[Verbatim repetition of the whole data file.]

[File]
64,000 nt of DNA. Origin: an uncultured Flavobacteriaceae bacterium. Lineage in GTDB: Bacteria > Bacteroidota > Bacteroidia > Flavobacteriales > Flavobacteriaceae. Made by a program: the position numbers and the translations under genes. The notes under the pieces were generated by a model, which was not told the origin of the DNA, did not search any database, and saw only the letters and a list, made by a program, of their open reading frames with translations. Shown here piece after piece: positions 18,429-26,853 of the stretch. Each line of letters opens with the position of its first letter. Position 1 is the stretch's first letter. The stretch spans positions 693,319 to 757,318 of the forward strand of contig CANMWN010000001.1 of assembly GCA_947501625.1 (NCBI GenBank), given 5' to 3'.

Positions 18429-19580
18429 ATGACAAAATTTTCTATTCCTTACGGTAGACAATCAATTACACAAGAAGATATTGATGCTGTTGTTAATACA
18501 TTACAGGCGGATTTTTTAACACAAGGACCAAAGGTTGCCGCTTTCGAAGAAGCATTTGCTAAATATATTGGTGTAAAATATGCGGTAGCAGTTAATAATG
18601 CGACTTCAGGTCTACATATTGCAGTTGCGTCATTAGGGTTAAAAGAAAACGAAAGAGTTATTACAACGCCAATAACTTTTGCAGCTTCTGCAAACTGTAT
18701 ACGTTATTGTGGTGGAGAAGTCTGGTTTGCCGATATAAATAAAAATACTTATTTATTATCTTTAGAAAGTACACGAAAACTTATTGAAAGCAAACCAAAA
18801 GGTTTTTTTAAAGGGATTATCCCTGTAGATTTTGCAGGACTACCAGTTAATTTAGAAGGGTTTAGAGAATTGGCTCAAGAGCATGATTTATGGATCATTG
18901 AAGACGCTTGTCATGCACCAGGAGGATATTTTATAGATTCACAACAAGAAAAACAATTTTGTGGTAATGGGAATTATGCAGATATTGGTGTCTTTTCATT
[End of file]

64,000 nt of DNA. Origin: an uncultured Flavobacteriaceae bacterium. Lineage in GTDB: Bacteria > Bacteroidota > Bacteroidia > Flavobacteriales > Flavobacteriaceae. Made by a program: the position numbers and the translations under genes. The notes under the pieces were generated by a model, which was not told the origin of the DNA, did not search any database, and saw only the letters and a list, made by a program, of their open reading frames with translations. Shown here piece after piece: positions 18,429-26,853 of the stretch. Each line of letters opens with the position of its first letter. Position 1 is the stretch's first letter. The stretch spans positions 693,319 to 757,318 of the forward strand of contig CANMWN010000001.1 of assembly GCA_947501625.1 (NCBI GenBank), given 5' to 3'.

Positions 18429-19580
18429 ATGACAAAATTTTCTATTCCTTACGGTAGACAATCAATTACACAAGAAGATATTGATGCTGTTGTTAATACA
18501 TTACAGGCGGATTTTTTAACACAAGGACCAAAGGTTGCCGCTTTCGAAGAAGCATTTGCTAAATATATTGGTGTAAAATATGCGGTAGCAGTTAATAATG
18601 CGACTTCAGGTCTACATATTGCAGTTGCGTCATTAGGGTTAAAAGAAAACGAAAGAGTTATTACAACGCCAATAACTTTTGCAGCTTCTGCAAACTGTAT
18701 ACGTTATTGTGGTGGAGAAGTCTGGTTTGCCGATATAAATAAAAATACTTATTTATTATCTTTAGAAAGTACACGAAAACTTATTGAAAGCAAACCAAAA
18801 GGTTTTTTTAAAGGGATTATCCCTGTAGATTTTGCAGGACTACCAGTTAATTTAGAAGGGTTTAGAGAATTGGCTCAAGAGCATGATTTATGGATCATTG
18901 AAGACGCTTGTCATGCACCAGGAGGATATTTTATAGATTCACAACAAGAAAAACAATTTTGTGGTAATGGGAATTATGCAGATATTGGTGTCTTTTCATT